Thursday, 14 June 2012

One User, Many Devices

I've been read lots recently about BYOD and how many users in an organisation may well have 2, 3, 4 or more devices that they wish to use on a WiFi network. The will often have a laptop, possibly a tablet and almost certainly some type of smartphone.

The characteristics of these different types of device vary enormously, depending on the device capabilities and their RF characteristics.

I thought it might be interesting to just fire up 4 random devices I have in my home and compare the signal levels I could see from the same SSID on my home ADSL router. Each device had some type of software installed that could (allegedly) report the signal level that the AP is observed at from the client device point of view.

I know this isn't a particularly definitive approach, as the software used probably has varying levels of accuracy, so I wouldn't treat these results as being too accurate. But, they may give an indication of different device performance.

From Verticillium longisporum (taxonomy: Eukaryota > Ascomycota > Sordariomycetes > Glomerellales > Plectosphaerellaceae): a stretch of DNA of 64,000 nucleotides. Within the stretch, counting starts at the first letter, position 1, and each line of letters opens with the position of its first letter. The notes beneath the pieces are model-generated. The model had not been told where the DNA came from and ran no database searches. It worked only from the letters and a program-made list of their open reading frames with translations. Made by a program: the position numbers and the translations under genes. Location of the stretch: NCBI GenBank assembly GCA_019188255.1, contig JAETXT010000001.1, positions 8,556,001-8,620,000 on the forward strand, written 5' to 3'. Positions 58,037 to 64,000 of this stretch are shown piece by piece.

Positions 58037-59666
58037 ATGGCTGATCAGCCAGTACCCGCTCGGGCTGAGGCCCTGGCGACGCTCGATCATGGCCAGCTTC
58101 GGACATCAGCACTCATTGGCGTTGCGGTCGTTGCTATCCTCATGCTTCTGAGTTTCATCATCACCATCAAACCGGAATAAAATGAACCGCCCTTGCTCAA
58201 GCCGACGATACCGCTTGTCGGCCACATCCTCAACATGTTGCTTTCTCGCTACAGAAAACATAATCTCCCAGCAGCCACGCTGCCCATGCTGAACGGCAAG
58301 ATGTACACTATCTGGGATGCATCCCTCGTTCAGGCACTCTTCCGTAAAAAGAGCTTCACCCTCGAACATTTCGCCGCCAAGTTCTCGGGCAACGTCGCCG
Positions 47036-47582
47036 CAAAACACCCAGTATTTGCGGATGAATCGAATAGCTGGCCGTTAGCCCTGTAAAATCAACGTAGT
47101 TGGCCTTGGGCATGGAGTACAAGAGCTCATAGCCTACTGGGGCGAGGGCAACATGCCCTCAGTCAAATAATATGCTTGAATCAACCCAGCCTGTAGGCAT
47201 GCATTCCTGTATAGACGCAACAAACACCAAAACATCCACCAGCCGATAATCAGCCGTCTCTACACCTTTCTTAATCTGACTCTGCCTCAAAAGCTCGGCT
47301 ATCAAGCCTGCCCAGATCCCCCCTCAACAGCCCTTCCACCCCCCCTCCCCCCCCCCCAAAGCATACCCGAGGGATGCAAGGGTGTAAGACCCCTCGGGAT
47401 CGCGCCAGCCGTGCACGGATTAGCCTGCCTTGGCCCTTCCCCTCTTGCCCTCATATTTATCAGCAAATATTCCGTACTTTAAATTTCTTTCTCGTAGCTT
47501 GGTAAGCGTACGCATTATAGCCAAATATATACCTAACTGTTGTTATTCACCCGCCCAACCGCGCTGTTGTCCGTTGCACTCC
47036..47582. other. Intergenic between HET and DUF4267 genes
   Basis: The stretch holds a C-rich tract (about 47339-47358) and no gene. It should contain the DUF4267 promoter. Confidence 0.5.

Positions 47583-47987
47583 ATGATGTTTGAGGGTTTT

The devices I tested were:


  • Samsung GT-S5570 (Android Version 2.2.1) - smartphone
  • iPad2 (IOS 5.0.1) - tablet
  • iPod Touch 3rd Generation (IOS 5.1) - tablet...well, sort of
  • Dell Latitude E6420 (Intel(R) Centrino(R) Ultimate-N 6300 AGN) - laptop
The graphical results are shown in the screen shots below. The SSID used in each case was 'CiscoNet' (it's an ironic SSID, as the ADSL router used isn't a Cisco device...):

Samsung GT-S5570

iPad 2


iPod

Dell Laptop

The results, if accurate were pretty much what I expected. The laptop RSSI was the highest, averaging around the -60 to -63dBm level, with the iPad coming in second (varying quite a bit, but lets call it an average of -70dBm). The iPod was third around the -75dBm level, with the Samsung smartphone coming in a miserable fourth at around -82dBm.

This certainly shows the value of surveying with a device similar in characteristics to the actual device that will be used on the network. Just relying on a laptop survey on this network may have left things sadly lacking for smartphone users who were hoping for a a good WiFi connection. :)